Not every tower in downtown Austin looks exactly the same, but there is one defining characteristic that describes almost all of them: parking. Most towers rest on top of what they call in the industry a parking plinth, the tower base where folks store their cars. (Plinth is a Swedish word meaning ugly thing.) Here’s a typical example, the Seaholm Tower in southwest downtown.
On the ground floor, there’s a restaurant. Above that, the area with small and sporadic windows is the parking garage. Above that, the area with balconies is where the condos live. Simple, effective, but not always super sightly, at least to my tastes. Why not build parking underground, freeing up aboveground levels for more homes? For one thing, building underground car parking is very expensive. The exact difference varies by site but I’ve seen estimates that moving a parking space underground can add $10K to the cost of the space — and the further you have to dig, the more expensive it gets. So perhaps underground parking is reserved for the most expensive buildings?
No, even in Austin’s newest luxury towers you see aboveground parking:
Parking underground is just too expensive for Austin, or so I thought, until Sid Kapur pointed out to me that there is somewhere in Austin building underground parking:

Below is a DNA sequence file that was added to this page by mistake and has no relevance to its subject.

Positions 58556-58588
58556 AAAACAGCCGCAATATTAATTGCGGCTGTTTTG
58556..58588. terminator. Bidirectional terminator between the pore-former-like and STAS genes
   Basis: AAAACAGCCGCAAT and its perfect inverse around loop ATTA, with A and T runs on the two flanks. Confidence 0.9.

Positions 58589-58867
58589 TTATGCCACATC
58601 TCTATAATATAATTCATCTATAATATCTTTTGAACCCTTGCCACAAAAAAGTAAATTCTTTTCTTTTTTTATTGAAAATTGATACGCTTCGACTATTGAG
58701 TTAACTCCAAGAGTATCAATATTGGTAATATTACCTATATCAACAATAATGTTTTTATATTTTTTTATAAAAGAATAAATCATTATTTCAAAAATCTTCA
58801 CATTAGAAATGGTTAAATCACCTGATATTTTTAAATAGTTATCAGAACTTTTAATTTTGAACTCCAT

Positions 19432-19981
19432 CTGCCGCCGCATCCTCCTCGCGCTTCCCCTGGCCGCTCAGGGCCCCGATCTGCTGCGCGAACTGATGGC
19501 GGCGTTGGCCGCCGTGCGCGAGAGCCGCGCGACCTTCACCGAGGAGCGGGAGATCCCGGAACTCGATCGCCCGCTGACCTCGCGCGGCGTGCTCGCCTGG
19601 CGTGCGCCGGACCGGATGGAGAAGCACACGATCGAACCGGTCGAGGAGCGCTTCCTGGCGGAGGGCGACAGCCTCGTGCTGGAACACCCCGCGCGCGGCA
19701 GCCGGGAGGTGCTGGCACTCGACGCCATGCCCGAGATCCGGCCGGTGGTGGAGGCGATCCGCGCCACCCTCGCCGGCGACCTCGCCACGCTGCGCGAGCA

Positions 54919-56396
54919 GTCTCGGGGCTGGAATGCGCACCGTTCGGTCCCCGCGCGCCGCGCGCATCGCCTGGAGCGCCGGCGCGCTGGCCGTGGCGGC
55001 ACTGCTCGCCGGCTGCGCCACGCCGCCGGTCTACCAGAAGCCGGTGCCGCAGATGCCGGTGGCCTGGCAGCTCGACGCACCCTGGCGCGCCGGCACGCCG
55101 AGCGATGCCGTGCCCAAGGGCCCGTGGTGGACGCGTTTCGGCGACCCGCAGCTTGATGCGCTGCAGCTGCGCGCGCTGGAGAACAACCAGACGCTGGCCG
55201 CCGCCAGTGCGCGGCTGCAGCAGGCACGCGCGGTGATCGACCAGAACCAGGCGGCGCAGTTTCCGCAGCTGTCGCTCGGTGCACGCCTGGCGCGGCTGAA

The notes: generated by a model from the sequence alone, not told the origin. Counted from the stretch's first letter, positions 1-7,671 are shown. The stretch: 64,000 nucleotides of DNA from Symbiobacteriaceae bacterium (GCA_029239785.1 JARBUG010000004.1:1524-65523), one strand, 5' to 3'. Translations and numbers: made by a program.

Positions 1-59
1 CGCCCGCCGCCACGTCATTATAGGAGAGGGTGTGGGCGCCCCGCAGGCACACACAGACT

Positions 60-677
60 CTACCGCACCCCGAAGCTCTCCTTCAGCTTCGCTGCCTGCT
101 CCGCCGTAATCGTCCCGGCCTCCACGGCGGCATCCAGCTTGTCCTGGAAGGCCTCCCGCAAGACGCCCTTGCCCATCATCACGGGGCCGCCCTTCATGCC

Yes, of course, West Campus (aka Bizarro Austin) is building underground parking. See James Rambin’s writeup at sister site Austin Towers of projects like Skyloft and Aspen West Campus with four stories of underground parking. So why do developers building student housing decide to put parking underground? Are students more discerning aesthetic connoisseurs? Sorry, students, but I doubt it. I have an alternate theory.
There are many different ways that zoning codes can limit the amount of space that can be built. In downtown, the binding constraint preventing even larger buildings is something called Floor Area Ratio or FAR: roughly, the square footage of climate-controlled space in a building divided by its footprint. In West Campus, the binding constraint on the size of a building is regulations on maximum height. Crucially, parking counts toward a building’s height but doesn’t count toward its FAR. If a developer in West Campus moved their parking from below-ground to above-ground, they would have to remove apartments in order to fit it in, costing them a lot of money in lost rent. Developers downtown, though, don’t have a height limit so building a parking plinth costs less than putting parking underground, doesn’t use up the building’s FAR, and even makes the residential units more valuable by giving them better views.
If my theory is true, it makes some predictions: portions of northern downtown that are slated to be rezoned with height-constrained zoning categories (CC-40 and CC-60) will likely see underground parking, while the FAR-constrained central business district will continue to see parking plinths. Indeed, the condo building I live in downtown was built pre-CodeNEXT but it had height limits imposed as part of the rezoning process and consequently built most of its parking underground: